In sharp contrast from just a month ago, natural gas spot prices have risen, with each of the trading regions in the lower 48 States trading well above $4.50 per MMBtu. Trading locations serving the Northeast and California markets traded above the rest of the country for the week. Spot locations that serve markets in the Northeast are among the highest-priced in the lower 48 States, and have also registered some of the largest increases on the week. For example, the Algonquin Citygate price increased by $1.57 or 43 percent to $5.25 per MMBtu on the week. Spot locations in California all traded above $5 per MMBtu as of yesterday. The Pacific Gas and Electric location, which serves the southern portion of the State, ended the report week at $5.47 after it rose by $1.15 per MMBtu.
At the NYMEX, the expiration of the December 2009 contract last week marked the second time a contract for delivery during the heating season closed below $5 per MMBtu since 2003. The December 2009 contract expired on November 24 at $4.468 per MMBtu, $2.402 per MMBtu lower than the December 2008 contract. During its tenure as the near-month, the December 2009 futures contract posted a net decrease of 58 cents or 11 percent, consistently trading below $5 per MMBtu since the beginning of November. The December 2009 contract decreased in each of the first 3 weeks of trading as the near-month, but rose in the last week by 23 cents or 5 percent.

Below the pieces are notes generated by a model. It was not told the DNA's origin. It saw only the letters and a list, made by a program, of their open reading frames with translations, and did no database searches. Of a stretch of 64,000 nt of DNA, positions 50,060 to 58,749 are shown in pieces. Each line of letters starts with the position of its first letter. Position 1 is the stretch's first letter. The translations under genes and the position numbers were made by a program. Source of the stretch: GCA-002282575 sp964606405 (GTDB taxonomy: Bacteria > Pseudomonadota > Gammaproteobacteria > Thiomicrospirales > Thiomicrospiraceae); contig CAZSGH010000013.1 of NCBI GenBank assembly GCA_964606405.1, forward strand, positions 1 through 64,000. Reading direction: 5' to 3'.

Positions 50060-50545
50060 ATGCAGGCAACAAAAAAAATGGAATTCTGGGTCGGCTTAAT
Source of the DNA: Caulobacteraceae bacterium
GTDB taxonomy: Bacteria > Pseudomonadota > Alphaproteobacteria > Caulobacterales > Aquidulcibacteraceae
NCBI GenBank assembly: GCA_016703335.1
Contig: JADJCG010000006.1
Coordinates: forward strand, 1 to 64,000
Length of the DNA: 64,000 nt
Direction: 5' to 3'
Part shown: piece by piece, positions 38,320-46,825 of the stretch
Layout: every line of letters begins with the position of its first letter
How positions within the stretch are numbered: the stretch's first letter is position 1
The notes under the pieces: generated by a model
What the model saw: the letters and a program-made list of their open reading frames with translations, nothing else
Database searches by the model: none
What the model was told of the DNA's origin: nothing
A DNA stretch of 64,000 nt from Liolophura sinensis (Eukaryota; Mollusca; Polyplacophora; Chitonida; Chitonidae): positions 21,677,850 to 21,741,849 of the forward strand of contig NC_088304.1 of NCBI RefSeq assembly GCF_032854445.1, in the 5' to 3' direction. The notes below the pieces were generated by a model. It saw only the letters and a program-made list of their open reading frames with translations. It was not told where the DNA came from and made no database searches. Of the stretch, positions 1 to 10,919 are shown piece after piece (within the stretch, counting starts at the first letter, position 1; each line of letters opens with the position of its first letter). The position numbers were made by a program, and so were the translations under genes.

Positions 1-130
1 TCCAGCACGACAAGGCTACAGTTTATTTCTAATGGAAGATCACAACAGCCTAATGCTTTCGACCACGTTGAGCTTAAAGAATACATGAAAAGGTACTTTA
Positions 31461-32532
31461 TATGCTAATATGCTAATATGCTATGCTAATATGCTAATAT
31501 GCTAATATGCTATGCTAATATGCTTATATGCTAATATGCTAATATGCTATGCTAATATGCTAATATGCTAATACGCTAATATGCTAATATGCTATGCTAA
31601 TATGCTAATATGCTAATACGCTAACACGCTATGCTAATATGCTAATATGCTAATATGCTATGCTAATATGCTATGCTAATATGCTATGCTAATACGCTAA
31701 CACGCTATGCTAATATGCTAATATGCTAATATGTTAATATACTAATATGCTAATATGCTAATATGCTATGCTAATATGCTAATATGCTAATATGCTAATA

The price of the January 2010 contract declined during the holiday-shortened report week, falling by 63 cents or 12 percent since Wednesday, November 25, its inaugural day as the near-month contract. After ending the first trading day at $5.163 last Wednesday, the January 2010 contract has decreased in each trading session since then. The contract ended the report week at $4.530 per MMBtu. In yesterday's session, the 12-month strip traded at $5.047 per MMBtu, declining 54 cents or 10 percent since last Wednesday. As of yesterday, each of the contracts for delivery through July 2010 traded well below $5 per MMBtu, possibly reflecting market expectations of ample supply of natural gas over the next 7 months and beyond. More Price Data Storage
Working gas in storage increased to 3,837 Bcf as of Friday, November 27, according to EIA's Weekly Natural Gas Storage Report (see Storage Figure). The implied net injection of 2 Bcf for the report week sharply contrasted with both the 5-year (2004-2008) average net withdrawal of 43 Bcf and last year's net withdrawal of 64 Bcf, thus establishing a new record high for the lower 48 States. Working gas inventories are 470 Bcf higher than year-ago levels and 487 Bcf above the 5-year average level.
The latest net injection was the fourth net injection for the month of November, marking the first time a net injection occurred for each week of November since 2001. Working gas stocks established new record levels in the West and Producing regions, as well as on a national level for the seventh consecutive week. Working gas inventories in the East posted the second net withdrawal of the heating season at 7 Bcf, which followed last week's net withdrawal of 2 Bcf. Following the latest net injection, working gas stocks in the lower 48 States continue to approach the estimated peak capacity of 3,889 Bcf. As of the latest report, working gas stocks were at 99 percent of the estimated peak capacity, and at 89 percent of the working gas design capacity. EIA published its latest estimated peak and working gas capacity in April 2009 in the Estimates of Peak Underground Working Gas Storage Capacity in the United States, 2009 Update.